The Fresh Loaf

News & Information for Amateur Bakers and Artisan Bread Enthusiasts

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I have been busy with work and trying to fit in baking here and there. Took a moment to upload some pics of my bakes over the past weeks.

Here is the barley bread I made. Hydration was 68% and the ground barley took 30% of the flour weight. Salt .025%


Here is a pic of american style sponge cake with strawberry jam and topped with whipped creme.


Here is some pasta I made. The colour comes from pureed beets. The flavor does not come through in the taste. It does turn a bit pinkish when cooked. Next time I will use more beets to help the colour through cooking.


Here is a pic of a barley bread after I took off the cast-iron cooker cover. Wonderful amount of oven-spring.


Finally, our newest addition to our family. We adopted him from the local rescue society.


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I had commented on doing this awhile back. I kept feeding my levain intill it reached 1200g. Pulled 200 off and added salt to the rest. Hydration is around 65%. Not totally sure since I just went by feel and it felt about 65. Bulk ferment at room temp then shaped and into the fridge for a cold proof overnite. It has a nice fruity smell from the levain being at a young stage and having a meal of barley from this past weekends bake. Its cooling now and I will cut into it after work.

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So, here is a pic of the bread this time letting the levain go 48 hours after a feeding and using 40% preferment. The acid smells were just a bit more pronounced. Still no real tart flavor to the loaf.Taste is really nice though. Im building my levain in stages and plan on baking another loaf ina couple of days with 50% preferment. Soon I will be at the 100% preferment point. What an interesting bake that will be. I will just be baking my starter, but isnt that what we do now?

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I have changed the feeding of my levain. I now feed it 1: .5: .5 every 24 hours. It has been a week now. The bake this morning produced a house full of nice sour smells. I tasted this loaf and still no tangy bread. This bulk fermented at room temp then went into the fridge overnight for final proofing. Im happy with the results. A nice crunchy crust and soft crumb. I would like to have a more sour flavor to it. Im thinking of increasing the levain in the dough. My levain sits at room temp and this time of the year is around 65 degrees. I think warming it up by 10 degrees would help with the sourness of everything. Below are the bakers percent of what I did. The loaf pictured is 600g and baked at 425 F for 45 min in a cast iron double cooker. The first 15 min covered.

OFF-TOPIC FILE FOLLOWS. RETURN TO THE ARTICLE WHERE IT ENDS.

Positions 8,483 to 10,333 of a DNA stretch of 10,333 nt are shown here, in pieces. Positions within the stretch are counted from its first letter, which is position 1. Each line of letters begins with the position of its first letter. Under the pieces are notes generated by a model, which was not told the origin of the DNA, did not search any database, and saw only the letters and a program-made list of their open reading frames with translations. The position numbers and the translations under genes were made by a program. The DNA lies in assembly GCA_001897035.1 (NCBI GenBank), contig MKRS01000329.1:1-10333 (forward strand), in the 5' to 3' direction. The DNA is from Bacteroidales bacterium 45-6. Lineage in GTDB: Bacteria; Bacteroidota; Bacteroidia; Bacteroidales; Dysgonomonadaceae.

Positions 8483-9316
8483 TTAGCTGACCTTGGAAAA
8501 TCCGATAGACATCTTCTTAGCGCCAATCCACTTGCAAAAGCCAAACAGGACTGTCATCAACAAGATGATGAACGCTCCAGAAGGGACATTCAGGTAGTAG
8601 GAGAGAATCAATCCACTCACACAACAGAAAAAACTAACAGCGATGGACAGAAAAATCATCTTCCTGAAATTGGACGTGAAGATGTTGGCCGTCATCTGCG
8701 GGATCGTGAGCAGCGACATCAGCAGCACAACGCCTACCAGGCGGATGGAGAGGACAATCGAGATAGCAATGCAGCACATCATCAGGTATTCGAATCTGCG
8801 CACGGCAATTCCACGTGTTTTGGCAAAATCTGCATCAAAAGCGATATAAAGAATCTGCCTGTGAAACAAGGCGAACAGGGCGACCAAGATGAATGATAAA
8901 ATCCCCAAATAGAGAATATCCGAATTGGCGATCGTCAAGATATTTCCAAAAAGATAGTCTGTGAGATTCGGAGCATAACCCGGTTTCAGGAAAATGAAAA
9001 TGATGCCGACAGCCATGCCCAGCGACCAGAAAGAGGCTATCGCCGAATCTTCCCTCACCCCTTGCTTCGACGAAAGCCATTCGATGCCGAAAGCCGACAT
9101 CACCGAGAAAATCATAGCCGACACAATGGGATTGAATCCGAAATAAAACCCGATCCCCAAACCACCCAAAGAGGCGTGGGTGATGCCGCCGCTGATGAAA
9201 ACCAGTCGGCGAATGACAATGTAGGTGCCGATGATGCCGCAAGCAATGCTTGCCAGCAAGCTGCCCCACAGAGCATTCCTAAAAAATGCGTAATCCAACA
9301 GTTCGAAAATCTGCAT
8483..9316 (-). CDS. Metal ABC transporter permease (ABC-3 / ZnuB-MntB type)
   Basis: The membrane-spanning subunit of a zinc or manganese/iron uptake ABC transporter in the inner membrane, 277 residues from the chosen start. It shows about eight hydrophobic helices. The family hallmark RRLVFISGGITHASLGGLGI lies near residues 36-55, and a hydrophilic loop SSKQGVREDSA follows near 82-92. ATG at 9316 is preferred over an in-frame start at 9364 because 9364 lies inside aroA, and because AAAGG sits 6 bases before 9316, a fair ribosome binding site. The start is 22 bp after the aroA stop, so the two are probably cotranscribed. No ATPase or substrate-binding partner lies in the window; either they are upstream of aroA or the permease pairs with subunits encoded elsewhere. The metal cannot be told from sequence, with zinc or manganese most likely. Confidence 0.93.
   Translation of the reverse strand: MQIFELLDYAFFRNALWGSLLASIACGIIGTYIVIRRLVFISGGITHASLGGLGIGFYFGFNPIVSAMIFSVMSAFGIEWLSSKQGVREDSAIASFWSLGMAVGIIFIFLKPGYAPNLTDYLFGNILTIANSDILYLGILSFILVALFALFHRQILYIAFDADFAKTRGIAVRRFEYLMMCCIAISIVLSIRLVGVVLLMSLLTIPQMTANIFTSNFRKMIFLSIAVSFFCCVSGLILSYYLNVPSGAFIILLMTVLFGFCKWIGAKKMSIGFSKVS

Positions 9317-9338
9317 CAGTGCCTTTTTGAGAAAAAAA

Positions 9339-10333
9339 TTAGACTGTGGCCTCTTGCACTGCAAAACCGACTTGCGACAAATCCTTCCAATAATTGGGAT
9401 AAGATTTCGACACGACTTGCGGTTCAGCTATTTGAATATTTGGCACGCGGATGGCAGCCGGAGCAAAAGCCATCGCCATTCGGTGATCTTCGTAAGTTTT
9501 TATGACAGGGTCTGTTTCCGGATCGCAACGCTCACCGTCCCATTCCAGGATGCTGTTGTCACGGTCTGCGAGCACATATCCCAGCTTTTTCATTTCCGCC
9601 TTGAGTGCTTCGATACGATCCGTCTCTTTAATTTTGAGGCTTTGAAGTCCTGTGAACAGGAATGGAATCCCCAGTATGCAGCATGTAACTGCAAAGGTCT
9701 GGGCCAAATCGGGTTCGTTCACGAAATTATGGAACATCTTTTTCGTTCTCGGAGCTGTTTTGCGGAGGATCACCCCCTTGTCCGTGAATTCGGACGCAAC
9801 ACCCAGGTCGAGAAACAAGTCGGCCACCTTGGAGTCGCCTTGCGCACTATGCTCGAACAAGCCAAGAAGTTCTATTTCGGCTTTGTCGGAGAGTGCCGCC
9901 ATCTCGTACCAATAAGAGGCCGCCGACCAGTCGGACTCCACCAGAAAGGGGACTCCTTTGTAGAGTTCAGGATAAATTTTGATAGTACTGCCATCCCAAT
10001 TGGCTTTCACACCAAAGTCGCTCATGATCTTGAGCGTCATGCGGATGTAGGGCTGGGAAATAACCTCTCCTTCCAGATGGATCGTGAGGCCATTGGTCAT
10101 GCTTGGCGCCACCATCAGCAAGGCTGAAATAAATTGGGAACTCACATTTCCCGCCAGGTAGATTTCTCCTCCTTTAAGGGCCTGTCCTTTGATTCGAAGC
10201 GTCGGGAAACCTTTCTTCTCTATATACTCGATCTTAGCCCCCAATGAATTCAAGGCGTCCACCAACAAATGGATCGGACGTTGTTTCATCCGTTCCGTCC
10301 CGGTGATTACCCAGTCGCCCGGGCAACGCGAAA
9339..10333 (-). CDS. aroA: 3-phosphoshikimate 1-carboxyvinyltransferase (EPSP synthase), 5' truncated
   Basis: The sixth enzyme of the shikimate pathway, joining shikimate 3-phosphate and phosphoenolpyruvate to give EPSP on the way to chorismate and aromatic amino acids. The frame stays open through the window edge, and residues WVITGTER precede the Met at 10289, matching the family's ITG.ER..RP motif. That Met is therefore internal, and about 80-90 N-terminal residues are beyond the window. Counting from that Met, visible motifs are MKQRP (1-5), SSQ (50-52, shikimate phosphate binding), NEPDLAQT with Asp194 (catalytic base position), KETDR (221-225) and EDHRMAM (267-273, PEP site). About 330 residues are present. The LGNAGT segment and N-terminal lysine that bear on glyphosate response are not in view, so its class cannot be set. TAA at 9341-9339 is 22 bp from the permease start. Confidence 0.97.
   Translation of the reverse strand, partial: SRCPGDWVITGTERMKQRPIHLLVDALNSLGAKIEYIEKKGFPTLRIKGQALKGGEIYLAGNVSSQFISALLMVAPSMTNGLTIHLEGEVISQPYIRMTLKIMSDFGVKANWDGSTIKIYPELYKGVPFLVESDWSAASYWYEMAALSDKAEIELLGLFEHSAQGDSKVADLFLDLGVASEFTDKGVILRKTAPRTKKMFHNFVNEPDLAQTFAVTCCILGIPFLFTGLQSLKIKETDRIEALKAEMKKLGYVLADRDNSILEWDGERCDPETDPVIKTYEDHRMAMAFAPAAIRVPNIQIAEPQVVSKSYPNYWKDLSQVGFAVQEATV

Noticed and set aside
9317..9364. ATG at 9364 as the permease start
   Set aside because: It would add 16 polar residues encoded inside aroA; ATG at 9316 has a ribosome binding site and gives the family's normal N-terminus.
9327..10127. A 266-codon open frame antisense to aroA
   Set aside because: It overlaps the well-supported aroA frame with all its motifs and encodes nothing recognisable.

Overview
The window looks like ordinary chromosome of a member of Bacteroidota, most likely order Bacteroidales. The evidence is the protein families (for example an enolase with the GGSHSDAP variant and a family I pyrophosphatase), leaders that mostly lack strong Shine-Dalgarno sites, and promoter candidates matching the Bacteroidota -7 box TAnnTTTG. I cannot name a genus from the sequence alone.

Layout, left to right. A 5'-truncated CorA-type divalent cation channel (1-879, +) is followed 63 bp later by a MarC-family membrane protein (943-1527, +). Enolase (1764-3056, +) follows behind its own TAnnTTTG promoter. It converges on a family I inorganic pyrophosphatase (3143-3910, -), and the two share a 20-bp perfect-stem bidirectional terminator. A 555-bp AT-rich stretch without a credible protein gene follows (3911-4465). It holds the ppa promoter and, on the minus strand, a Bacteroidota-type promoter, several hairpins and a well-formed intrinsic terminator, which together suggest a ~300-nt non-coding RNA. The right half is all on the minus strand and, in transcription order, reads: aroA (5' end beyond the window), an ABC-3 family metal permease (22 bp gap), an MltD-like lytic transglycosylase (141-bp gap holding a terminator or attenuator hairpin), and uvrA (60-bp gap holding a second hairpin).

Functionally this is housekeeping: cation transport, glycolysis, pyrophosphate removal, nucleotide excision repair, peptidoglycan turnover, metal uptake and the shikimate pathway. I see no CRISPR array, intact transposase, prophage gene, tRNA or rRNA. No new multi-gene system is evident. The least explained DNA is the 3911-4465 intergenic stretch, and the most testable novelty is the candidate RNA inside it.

Flour, 12% protein: 100%

water : 63%

salt, kosher: 2%

prefermented flour: 33%

levain is 100% hydration

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Im not a big scone person, I obviously have been eating the wrong scones. These things are awesome! Light, flaky, and buttery. These have changed my mind on scones. I followed the recipe with nothing unusual. I baked in a conventional oven. After the stated time the scones still were not brown. I turned on the convection and lowered to 325. After 10 more minutes they were browned perfectly. I will have to double check my oven temp. or just bake with convection next time for the entire bake.

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Here is my first bake from The French Baker by Sébastien Boudet. Came out very nice. I had to retard the final rise overnight in the fridge. Sleep was in need. Next morning I took it out and let it finish rising at room temp for a few hours. Has rye in it and that contributes to the flavor of the loaf. The family and I liked the loaf very much. The recipe says it makes one loaf. It was to big for my cast-iron cooker so I split it into two loafs. Came out fine.

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I have been busy baking. Not all bread. Been working on my pastry and cakes. Wanted to share some pics for your amusement and inspiration.

First up is my experimentation with the Tzang method, focaccia.

And here it is out of the oven.


KAF Vermont Whole Wheat Oatmeal bread.


Been making pasta and learning to use a ravioli pin.

I have made some breads but nothing to really talk about except the one I have been playing with the tzang method. It is the popped loaf leading the entry. After trying out some stuff with my favorite loaf bread, the KAF parkerhouse roll recipe. It started to dry out after 3 or 4 days. I figured the egg drys the crumb and the butter makes it cakey. Well, oil makes things fudgy so I replaced the butter with oil to counter the drying effect of the butter and egg. And to keep cost down while experimenting I replaced the milk with water. All I can say is WOW! This loaf went nuts. It popped like a balloon in the oven. I had better success with subsequent loafs but not enough to post the modified recipe yet. When I get a good result I will post the recipe and process. Intill then here is a pic of a loaf that faired better than the one at the top of the page.

 Here we are getting into winter. How big are the piles of snow where you are?


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After getting my levain into some warmer temps it has finally gotten strong enough to bake with and the acetone smell is gone. I mixed it 70% hydration and let it ferment for 12 hours then made a loaf. Loaf is 1 kilo at 65% hydration, 20% levain and 2% kosher salt. I did not account for the levain hydration in the final dough total hydration. Just go with it. Results were great.